JUST over an hour’s drive from Glasgow, the Cowal peninsula has perhaps suffered from over-familiarity for Scots over the years.
But thanks to a collective tightening of the belt and a new post-Brexit landscape, that’s changing as more Scots consider holidaying at home.
Of course, many people have been going to Argyll’s holiday and caravan parks for years – or in some cases generations.
In the late Victorian age, wealthy Glaswegians made the short hop across the Firth of Clyde to the mansions they constructed as holiday homes.
Nowadays, a host of rich Hollywood stars have fallen for Argyll’s abundant charms.
Trainspotting star Robert Carlyle and comedian Billy Connolly have enjoyed holidays around the Cowal peninsula.
And Oscar-winner Emma Thompson is frequently spotted around the popular tourist hotspot of Dunoon, where she owns a house.
And if it’s good enough for the Love Actually star, then it’s good enough for my brood.
The Blackstock clan are heading for a break courtesy of Argyll Holidays in a quiet holiday park in Stratheck buried deep in the Argyll Forest near the banks of Loch Eck.
It’s just over 30 miles as the crow flies from Glasgow to Dunoon and on to Stratheck.
But the pesky stretch of the Firth of Clyde means many will opt for the short ferry journey to make the crossing from Gourock.
Instead, I’ve decided on driving the snaking route that takes you up by the west-side of Loch Lomond before heading down the peninsula – much to the chagrin of my family who had been looking forward to getting “on a big boat” as my two-year-old son James put it.
By Lochgoilhead I’m feeling vindicated as we navigate the stunning hills and lochsides of Argyll.
The gathering storm clouds add further drama to the imposing vista.
But by the time we make it to the Stratheck holiday park we’re in the middle of a torrential downpour.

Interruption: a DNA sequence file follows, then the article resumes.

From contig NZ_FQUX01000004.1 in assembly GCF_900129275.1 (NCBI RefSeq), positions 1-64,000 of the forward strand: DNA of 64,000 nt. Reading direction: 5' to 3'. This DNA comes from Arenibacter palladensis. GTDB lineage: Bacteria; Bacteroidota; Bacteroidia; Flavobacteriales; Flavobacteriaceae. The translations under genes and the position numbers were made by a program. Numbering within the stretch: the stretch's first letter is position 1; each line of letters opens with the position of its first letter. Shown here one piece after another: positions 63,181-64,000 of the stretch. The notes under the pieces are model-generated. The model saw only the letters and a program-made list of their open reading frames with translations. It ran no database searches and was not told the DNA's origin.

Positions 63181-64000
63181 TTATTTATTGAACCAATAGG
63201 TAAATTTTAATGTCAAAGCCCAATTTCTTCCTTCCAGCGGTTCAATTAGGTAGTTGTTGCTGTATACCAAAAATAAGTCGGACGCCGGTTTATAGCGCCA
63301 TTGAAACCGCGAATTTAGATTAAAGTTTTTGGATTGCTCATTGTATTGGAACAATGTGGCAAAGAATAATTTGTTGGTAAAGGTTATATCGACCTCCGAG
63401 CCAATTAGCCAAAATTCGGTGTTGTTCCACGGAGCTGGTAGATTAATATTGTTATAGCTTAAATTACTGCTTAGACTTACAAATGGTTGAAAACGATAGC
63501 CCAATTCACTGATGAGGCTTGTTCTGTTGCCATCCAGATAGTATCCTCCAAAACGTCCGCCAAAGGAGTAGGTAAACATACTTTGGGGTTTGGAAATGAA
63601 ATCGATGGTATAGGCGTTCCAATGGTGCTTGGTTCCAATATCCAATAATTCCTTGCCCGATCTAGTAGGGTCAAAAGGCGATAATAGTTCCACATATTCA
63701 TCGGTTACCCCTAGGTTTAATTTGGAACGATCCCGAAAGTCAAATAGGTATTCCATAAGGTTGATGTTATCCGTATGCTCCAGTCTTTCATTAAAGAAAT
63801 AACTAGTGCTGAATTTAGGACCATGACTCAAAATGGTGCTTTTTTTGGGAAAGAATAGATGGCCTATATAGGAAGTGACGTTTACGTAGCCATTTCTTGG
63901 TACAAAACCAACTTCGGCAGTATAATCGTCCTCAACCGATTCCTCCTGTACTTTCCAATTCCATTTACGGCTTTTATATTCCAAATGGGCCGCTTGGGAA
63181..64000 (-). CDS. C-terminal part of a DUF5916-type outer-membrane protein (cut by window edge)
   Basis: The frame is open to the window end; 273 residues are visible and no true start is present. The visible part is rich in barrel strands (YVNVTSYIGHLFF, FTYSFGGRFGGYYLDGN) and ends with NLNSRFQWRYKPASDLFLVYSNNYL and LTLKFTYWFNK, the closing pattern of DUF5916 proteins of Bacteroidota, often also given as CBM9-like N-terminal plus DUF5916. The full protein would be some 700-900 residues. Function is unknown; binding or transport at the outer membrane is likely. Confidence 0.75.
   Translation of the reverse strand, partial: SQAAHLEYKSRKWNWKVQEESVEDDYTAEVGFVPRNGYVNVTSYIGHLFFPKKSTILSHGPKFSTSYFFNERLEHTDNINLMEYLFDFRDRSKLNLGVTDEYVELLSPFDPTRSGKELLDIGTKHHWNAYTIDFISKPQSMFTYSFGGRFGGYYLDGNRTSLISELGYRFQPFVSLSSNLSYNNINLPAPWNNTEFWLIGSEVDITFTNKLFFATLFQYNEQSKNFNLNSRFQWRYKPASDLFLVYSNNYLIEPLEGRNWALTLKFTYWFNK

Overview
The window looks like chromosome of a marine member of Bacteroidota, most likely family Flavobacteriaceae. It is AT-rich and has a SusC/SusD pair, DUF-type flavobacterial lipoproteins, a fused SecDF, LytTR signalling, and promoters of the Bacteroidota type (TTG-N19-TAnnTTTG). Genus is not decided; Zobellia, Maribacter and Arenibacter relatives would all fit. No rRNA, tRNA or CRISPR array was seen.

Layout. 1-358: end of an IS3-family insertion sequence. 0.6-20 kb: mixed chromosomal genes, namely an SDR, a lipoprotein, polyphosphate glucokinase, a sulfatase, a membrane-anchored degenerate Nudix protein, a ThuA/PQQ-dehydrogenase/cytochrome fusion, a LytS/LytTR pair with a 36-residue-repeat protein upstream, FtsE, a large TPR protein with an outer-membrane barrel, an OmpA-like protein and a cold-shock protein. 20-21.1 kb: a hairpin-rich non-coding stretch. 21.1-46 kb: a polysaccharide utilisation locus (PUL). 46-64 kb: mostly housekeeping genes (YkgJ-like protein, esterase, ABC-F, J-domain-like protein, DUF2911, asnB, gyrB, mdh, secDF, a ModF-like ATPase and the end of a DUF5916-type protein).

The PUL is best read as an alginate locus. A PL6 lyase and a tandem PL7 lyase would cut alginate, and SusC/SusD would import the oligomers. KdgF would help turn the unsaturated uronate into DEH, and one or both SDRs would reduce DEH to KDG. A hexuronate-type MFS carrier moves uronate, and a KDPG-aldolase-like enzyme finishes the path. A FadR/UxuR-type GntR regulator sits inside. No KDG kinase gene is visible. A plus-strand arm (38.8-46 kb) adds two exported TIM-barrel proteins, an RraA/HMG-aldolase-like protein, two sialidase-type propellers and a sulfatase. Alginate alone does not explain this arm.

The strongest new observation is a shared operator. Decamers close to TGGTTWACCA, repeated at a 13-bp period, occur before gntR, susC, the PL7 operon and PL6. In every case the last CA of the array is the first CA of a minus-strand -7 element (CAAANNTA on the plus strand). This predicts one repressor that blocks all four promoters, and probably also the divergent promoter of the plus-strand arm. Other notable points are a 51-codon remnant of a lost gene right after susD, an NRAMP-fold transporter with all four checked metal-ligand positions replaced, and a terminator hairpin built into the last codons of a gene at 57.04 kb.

It’s one that won’t let up for the next three days – the entire length of our stay.
Any hopes I had of enjoying the great outdoors are quickly washed away.
“It gets like that here a lot,” offers George who with his wife manages the holiday park.
“But it’s the price we pay for such beautiful scenery,” he adds sagely.
He’s popped along to our four-bedroom lodge with four en-suite bathrooms to show us how to use one of the lodge’s main draws – an outside hot-tub.
It’s not long before the clan – including my sister, Anna, and brother-in-law Brian – are giving the bubbles a whirl.
After all, we were already soaked to the bone. Eyes shut, sitting in the hot tub nursing a beer I imagine myself as a rock star at the height of my powers.
My meditation is interrupted by my four-year-old daughter Anna-Teresa announcing the bubbles are making her sick.
The fantasy is over. But I’ll revisit it frequently over the coming days as I return to the hot tub again and again.
Of course, there’s plenty other things to do here. There’s the gorgeous town of Inveraray, a 45 minutes’ drive away.
Both the town’s jail and castle are well worth a visit.
As is getting a coffee or drink in the cosy and popular George hotel, which has been run by the Clark family since the 1860s.
Whatever they are doing seems to work as the pub is heaving when we visit on a damp afternoon.
There’s also nearby Hunters’ Quay. This massive holiday park is owned by the same company that runs Stratheck.
It means you can use all their ample facilities, which is great for the kids.
While Stratheck is genuinely peaceful, for hyper kids there isn’t much to do when it rains.
On the other hand Hunters’ Quay – a 10-minute drive away – has two swimming pools, soft-play area, a restaurant, bars, and regular live entertainment.
It’s more than enough to tire out your tykes.
A word to the wise – it’s best to book ahead to get a table in Hunters’ Quay’s popular grill restaurant, which serves quality pub grub at reasonable prices.
There’s other options too on the food front – the recently renovated Cot House Inn and Shelia’s Diner offer reasonable fayre.
Another nice way to spend your day is visiting the nearby Benmore Botanic Gardens or a walk around the Puck’s Glen.
Although when we attempted it we were quickly soaked to the bone and so headed back to the hot tub for respite.
All too quickly our trip was over and we had to head home to a hot tub-less life.
I’ll miss the Cowal peninsula – it was lovely bubbly.